So, perhaps this argument about anthropologists in the military, as poorly crafted as it often is, is just a symptom of the potential development of a sub-field growing in visibility, and in some cases, not unlike coming out of the closet. Just as Design Anthropology did in the corporate world, this is an evolution of anthropologists going from writing about the culture of the military to actively and visibly working with the military to affect change on a host of levels. Just as in the corporate world, these applied anthropologists are taking a very active role in shaping directions of inquiry, how the military can approach cultural issues and in some cases shaping policy.

But, taking that kind of active role is problematic, no question. Look, applied anthropology is messy and doing applied anthropology for the military or an NGO in a war zone / refugee camp / oppressive regime is going to be messier still from an ethical stand point, if you can’t deal with that, then perhaps being an applied anthropologist is not for you. You can’t take a one size fits all approach to ethics, it is counter-productive, naive and certainly does not prepare someone for the on the fly decisions that have to be made in the field. This is why long and vigorous discussions about ethics are paramount before going into the field. Not because you need to have the answers going in, but because you are always going to be in that situation you don’t have a clear answer for and it hopefully provides a firmer foundation to make those leaps from. At some point you have to quit wringing your hands and actually do something, and in turn take the risk of making a little, or very big awful mistakes. And yes, they have real world consequences. In the corporate world, if you are working at a higher level, your mistakes can cost people jobs, homes, health insurance. You go someplace where people’s lives are teetering on the brink, the stress of your choices is hardly reduced. There is no tenure, no do-overs, no intellectual jousting in journals trading quotes from dead French philosophers. People get fired, lose lives, put resources in the wrong place with all the follow on effects that can last for years and all manner of other problems.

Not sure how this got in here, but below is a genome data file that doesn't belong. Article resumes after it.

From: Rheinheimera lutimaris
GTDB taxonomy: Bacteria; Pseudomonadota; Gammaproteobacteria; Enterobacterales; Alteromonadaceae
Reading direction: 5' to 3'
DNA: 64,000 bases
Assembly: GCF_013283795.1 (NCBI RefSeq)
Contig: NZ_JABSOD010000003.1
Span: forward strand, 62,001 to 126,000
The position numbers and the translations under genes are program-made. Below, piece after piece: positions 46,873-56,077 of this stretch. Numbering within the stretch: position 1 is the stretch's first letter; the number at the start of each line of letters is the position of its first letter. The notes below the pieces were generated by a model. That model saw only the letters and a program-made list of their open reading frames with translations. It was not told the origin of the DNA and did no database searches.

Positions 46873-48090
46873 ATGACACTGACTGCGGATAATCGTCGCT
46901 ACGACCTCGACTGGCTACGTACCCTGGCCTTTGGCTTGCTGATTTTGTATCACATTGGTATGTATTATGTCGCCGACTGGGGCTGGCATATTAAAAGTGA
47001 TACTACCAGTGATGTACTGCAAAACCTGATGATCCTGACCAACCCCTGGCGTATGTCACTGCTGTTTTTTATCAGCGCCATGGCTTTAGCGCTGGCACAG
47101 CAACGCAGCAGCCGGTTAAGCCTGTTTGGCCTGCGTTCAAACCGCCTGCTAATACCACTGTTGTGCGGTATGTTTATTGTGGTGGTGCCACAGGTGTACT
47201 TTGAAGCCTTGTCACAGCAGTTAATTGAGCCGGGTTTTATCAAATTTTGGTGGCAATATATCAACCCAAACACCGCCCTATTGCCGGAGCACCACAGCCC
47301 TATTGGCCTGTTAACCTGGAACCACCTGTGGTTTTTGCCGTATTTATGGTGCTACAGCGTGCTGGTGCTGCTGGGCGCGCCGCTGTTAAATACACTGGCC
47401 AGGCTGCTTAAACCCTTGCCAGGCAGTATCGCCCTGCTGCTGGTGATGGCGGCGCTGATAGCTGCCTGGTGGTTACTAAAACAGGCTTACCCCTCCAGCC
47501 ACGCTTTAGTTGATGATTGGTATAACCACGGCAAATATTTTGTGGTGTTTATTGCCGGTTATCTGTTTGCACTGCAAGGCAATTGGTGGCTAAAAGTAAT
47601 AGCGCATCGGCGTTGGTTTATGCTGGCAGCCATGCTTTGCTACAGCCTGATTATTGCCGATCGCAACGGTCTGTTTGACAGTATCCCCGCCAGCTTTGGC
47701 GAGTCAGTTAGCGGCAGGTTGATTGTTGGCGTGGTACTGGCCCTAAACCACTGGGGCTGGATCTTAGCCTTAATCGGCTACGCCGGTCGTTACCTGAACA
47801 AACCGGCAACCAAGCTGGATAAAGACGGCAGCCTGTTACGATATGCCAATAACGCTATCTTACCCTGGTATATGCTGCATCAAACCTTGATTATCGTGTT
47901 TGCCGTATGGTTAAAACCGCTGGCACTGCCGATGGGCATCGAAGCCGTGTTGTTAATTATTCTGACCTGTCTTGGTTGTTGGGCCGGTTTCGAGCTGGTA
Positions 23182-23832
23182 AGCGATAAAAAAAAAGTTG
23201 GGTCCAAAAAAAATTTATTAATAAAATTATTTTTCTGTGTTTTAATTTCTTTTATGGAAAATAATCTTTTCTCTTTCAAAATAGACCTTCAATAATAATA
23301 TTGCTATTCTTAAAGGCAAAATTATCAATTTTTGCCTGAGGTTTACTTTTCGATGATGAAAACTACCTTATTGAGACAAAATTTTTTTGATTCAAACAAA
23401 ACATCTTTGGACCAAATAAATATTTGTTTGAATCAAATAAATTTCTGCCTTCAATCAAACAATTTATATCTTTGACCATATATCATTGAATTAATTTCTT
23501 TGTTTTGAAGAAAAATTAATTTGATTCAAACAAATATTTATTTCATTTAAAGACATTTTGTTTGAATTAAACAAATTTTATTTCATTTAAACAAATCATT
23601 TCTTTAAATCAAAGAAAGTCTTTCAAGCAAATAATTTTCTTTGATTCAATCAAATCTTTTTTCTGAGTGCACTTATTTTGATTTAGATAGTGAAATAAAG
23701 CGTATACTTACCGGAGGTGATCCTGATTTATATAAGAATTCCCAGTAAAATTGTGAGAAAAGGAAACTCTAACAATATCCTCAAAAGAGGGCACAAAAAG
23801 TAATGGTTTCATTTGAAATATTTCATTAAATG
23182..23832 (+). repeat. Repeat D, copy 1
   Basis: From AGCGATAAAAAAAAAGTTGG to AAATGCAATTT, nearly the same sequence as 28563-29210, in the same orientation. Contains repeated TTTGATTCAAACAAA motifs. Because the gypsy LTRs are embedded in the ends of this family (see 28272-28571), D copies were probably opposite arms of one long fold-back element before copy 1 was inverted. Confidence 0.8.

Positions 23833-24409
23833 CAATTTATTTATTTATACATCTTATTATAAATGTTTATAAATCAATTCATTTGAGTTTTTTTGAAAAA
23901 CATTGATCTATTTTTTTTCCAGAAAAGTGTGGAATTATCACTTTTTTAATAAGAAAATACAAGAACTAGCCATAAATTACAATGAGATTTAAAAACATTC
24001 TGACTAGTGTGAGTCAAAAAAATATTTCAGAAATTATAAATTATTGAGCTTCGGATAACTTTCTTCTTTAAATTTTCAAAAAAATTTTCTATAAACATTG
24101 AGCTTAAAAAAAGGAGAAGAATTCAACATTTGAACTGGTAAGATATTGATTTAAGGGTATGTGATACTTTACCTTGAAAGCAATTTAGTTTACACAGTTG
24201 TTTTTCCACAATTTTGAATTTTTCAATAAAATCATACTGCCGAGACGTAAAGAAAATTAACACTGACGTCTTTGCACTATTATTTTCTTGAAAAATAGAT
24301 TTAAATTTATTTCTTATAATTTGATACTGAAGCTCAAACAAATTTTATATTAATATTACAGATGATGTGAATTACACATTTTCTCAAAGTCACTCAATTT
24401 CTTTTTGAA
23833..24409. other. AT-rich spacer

But for some of us, this inherent messiness is not a showstopper, it’s part of the work that you have to take into account and worry over as your try to move forward. Stop trying to convince those that disagree, it only takes up valuable time and holds back the development of and substantive arguments needed for this nascent field.

Go Barney Go!

I am a registered independent, I always have been. I have voted all over the political map because I don’t think I should have to vote for a party but the person. With the health care debates its hard NOT to see the republican party as the greed supporting evil empire. There have been death threats of people attending meetings, republican operations to disrupt meetings. Look, my late father.. a die hard conservative republican family practice doctor… spend some time as the medical director of an HMO. The result? He resigned the position within 6 months and was a staunch supporter of socialized medicine ever after. So here is my breath of fresh air for the day. Mr Barney Frank….


Patience 101: Just Wait Until You Hear This

CNN has reported that Trina Thompson, age 27, is suing her alma mater, Monroe College (New York), for not being sufficiently helpful in supporting her efforts to find a job since her graduation this past April.  Headlines describing the suit sum it up as follows: “Alumna Sues College Because She Can’t Find a Job.”

Recently, for personal reasons, I have become very interested in what social sciences might have to say about the personal quality we call patience.  A perfectly good definition of patience might be, “an ability or willingness to suppress restlessness or annoyance when confronted with delay,” but what does that really mean in cultural terms?1